Invasive Phragmites

Invasive Phragmites

What is phragmites?

Invasive phragmities (Phragmites australis australis), a European common reed, is a tall, perennial grass that is invading wetlands, roadside ditches and agricultural lands across Elgin County. Invasive phragmites (pronounced “frag-my-teez”) differs from its native counterpart (Phragmites australis americanus) by growing in extremely dense stands crowding out other species.

Invasive phragmites is very aggressive and will out-compete other native species for water and nutrients. They spread rapidly through seed dispersal and have an intricate system of specialized roots that readily grow into new plants. It is very difficult to completely eradicate invasive phragmites once it has been established.

Our table below indicates the differences between the invasive and native species.

 Invasive phragmitesNative phragmites
Latin namePhragmites australis subsp. australisPhragmites australis subsp. australis
Look
  • Dull, tan or beige stems
  • Blue-green leaves that are darker than the native variety
  • Large, dense seed heads
  • Shiny, reddish-brown stems
  • Yellow-green leaves
  • Smaller, sparser seed heads
Growth
  • Grows in stands that can be extremely dense with as many as 200 stems per square metre
  • Stands include both live stems and standing dead stems
  • Grows in stands that are usually not as dense as the invasive plant
  • Frequently mixed with other plants species
Density
  • Is so dense that it crowds out other species
  • Other species have enough light and space to grow in same area
Height
  • Up to 6 metres
  • Up to 2 metres
Common locations
  • Roadside ditches (very common)
  • Wetlands
  • Agricultural lands
  • Unlikely to be found in roadside ditches
  • Commonly interspersed with other plant species
Leaf sheaths
  • Dead leaf sheaths stay on stem
  • Dead leaf sheaths are loose and drop off easily in the winter, leaving bare stems standing in the spring
Stems
  • Stems break down very slowly, forming a dense thatch
  • Stems break down quickly

Additional resources for identifying invasive vs. non invasive phragmites

Ontario Phragmites Working Group – Native vs. Invasive

Great Lakes Phragmites Collaborative – Native vs. Non-Native

  • Crowds out native vegetation resulting in lower plant diversity
  • Provides poor habitat and food for local wildlife
  • Growth can impact local water levels and drainage infrastructure
  • Increase fire risk as stands are composed of dead stalks
  • Causes increased risk to road safety due toreduced sightlines
  • Interferes with agricultural crop growth
  1. Do not purposely plant it. Invasive phragmites is available at garden and horticultural centres. Learn to identify the difference between invasive and native species or select other native grassess for gardening.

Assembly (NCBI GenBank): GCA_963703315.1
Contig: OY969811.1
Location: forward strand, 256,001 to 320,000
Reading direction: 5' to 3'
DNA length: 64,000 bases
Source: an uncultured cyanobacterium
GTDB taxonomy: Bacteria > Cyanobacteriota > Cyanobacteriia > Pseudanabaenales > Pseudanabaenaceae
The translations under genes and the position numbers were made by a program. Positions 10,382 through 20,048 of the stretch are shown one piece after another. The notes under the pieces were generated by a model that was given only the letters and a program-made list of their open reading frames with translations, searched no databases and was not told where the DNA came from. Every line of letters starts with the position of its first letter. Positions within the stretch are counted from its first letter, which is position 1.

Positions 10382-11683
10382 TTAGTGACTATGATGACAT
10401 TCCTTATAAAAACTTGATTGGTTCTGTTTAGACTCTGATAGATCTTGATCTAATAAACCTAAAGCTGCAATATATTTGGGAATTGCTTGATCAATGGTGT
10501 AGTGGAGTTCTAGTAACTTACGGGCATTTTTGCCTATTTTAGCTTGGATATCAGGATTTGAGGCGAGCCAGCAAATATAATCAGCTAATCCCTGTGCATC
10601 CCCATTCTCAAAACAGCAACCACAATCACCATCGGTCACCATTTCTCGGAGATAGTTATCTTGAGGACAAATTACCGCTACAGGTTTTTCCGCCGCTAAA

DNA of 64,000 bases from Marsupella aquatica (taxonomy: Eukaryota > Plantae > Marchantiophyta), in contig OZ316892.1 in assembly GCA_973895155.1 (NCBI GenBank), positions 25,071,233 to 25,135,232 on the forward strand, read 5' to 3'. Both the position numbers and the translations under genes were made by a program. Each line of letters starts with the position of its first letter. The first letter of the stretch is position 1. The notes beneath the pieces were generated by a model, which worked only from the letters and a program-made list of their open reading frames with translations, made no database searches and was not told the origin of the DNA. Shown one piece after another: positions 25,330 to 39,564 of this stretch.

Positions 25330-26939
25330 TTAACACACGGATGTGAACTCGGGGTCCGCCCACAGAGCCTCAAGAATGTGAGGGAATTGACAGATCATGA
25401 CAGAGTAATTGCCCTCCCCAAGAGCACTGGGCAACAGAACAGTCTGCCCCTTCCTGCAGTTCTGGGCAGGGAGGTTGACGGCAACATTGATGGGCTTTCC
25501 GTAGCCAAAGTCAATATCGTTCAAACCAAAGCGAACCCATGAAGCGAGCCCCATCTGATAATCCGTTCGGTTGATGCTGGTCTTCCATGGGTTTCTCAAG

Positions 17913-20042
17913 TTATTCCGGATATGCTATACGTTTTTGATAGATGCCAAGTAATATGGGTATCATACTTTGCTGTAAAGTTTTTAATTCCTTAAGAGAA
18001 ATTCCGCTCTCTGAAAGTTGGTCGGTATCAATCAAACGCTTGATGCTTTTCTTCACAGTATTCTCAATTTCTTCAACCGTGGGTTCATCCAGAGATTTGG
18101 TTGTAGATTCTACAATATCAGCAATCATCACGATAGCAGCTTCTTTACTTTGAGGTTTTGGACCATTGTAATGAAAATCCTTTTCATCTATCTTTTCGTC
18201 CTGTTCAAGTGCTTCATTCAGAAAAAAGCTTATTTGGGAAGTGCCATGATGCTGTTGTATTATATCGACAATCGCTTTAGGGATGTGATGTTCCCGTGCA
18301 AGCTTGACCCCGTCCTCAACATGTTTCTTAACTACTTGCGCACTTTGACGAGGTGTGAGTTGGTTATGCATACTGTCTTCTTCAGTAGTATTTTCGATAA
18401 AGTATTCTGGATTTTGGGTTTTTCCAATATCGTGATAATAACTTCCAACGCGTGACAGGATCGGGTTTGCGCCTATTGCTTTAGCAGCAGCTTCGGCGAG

2. Avoid the spread of seeds to new sites. When leaving an area containing phragmites, brush off clothing and clean equipment.
  3. Do not compost invasive phragmites. The seeds and rhizomes (root system) can survive and start growing in compost. Cut plants can be left in place to decompose.

 

Methods used to control phragmites vary based on specific site characteristics. A combination of a non-chemical method (mowing or cutting) followed by a specific herbicide spray application applied by licensed applicators is one of the most effective ways to control phragmites. However, herbicide application may be prohibited in areas close to water and best management practice guidelines must be followed. Spot herbicide application over a 3-5 year period may be required to completely eliminate phragmites growth in targeted areas.

Control methods that don’t work

  • Cutting without use of hebicides
  • Cutting or treating only some of the phragrmites grouping
  • Cutting the plants afer a sead head develops
  • Using a lower concentration of herbicide, applying at the wrong time, or not under proper weather conditions
  • Cutting before or too soon after treatments

Control methods that do work

Please visit the Government of Ontario website for additional information on best management practices for phragmites.

Elgin County is working with its member municipalities to develop a long-term strategy to tackle invasive phragmites. You may see County employees and County Contractors along roadways spraying the weed and cutting, starting in June-October, 2020

There may be opportunities for residents to partner with the County and participate in the Phragmites control plan.  If you think you have invasive phragmites on your property and would like more information please contact Elgin County Engineering Services at 519-631-1460 or engineering@elgin.ca.

Elgin County roadside phragmites locations